Tuesday, October 4, 2022

Oxonians Are ‘Winners’ at Saint Petersburg Food Conference

Emeril addresses the conference attendees. Photo by Laurie Triplette
Emeril addresses the conference attendees. Photo by Laurie Triplette

Two Oxonians were among 61 food writers from around the nation honored last week at the 2015 annual Association of Food Journalists (AFJ) conference in Saint Petersburg, FL. The three-day conference highlighted pertinent food world issues, Florida food, and the results of the organization’s annual food writing competition.

AFJ awarded John T. Edge its second Carol DeMasters Award – the association’s highest honor – for his significant contributions to the field of food journalism. Edge is director of the Southern Foodways Alliance (SFA), an Institute of the Center for the Study of Southern Culture at the University of Mississippi (Ole Miss).

Laurie Triplette was awarded third place in the AFJ’s annual food writing competition category of Best Food Column. The Best Food Column category covers all media platforms, including print and electronic. Triplette was honored for her weekly Hotty Toddy column, “On Cooking Southern.”

The AFJ food writing competition attracts submissions from print and electronic food writers across the journalistic spectrum, ranging from major metropolitan newspapers, to magazines and online media publications. AFJ membership is not a requirement for submission.

The AFJ is a 41-year-old professional organization dedicated to preserving and perpetuating responsible food journalism in all media. AFJ recognizes that responsible food journalists serve their communities by stimulating more informed conversations about what we eat and why. Its 240-plus-members maintain strict ethical standards – not advertising or promoting specific food-related businesses. Both Edge and Triplette are AFJ members.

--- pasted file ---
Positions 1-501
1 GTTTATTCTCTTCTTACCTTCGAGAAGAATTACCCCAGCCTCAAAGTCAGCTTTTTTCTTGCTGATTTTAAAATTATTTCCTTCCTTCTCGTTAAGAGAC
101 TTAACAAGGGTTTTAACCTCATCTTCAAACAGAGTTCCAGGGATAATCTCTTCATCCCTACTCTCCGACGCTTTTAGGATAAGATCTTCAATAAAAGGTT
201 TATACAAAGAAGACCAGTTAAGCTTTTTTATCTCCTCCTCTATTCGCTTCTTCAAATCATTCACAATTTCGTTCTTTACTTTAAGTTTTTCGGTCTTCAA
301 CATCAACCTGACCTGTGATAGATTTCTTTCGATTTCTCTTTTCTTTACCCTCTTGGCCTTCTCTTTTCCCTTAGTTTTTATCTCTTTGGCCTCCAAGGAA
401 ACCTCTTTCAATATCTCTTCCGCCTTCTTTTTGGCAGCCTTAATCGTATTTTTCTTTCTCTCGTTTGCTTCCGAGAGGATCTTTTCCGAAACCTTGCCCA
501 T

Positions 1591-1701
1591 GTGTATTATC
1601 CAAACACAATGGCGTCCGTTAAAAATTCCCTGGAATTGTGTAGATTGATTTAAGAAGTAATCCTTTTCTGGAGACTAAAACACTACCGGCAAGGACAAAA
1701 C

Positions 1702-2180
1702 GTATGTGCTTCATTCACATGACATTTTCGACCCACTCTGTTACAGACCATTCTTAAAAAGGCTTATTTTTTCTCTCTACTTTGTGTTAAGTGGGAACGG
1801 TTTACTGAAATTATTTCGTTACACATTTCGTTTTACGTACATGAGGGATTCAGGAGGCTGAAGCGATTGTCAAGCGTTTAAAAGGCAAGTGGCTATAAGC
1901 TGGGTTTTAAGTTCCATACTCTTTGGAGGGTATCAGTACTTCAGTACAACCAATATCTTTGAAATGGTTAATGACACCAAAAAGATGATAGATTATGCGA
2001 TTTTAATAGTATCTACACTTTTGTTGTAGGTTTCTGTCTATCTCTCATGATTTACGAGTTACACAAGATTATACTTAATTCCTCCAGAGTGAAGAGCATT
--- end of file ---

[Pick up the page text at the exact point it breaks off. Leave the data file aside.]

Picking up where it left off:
This year’s AFJ conference was held at the Poynter Institute in Saint Petersburg. It was a fitting location for the seminars, panels and lectures that focused on the changing 21st Century environment for food journalism, in which product-sponsored blogs now rival major publications for audiences. The Poynter Institute is recognized globally for its journalism mission to provide instruction, innovation and resources for anyone aspiring to engage and inform citizens in 21st Century democracies.

Here’s a brief rundown on what was covered during the three-day conference:

  • Poynter vice president and acclaimed journalism scholar Roy Peter Clark musically shared the essentials for good food writing, and opined – with examples – on why MFK Fisher’s food writing ranks up there with Shakespeare’s plays.
  • Noted columnist Jeff Klinkenberg explained why food writing is even better than being a blind dog stuck in a smokehouse.
  • Nathalie Dupree, the indomitable Grand Dame of Southern Food Writing, held a group conversation on whether Florida (still) sets a Southern table… and also how writers can stay relevant in the evolving food scene.
  • A panel of Asian-Floridian chefs reflected on the 42 different Asian ethnic groups that represent the fastest growing ethnic group in the South, and how their and consumers’ tastes have been affected.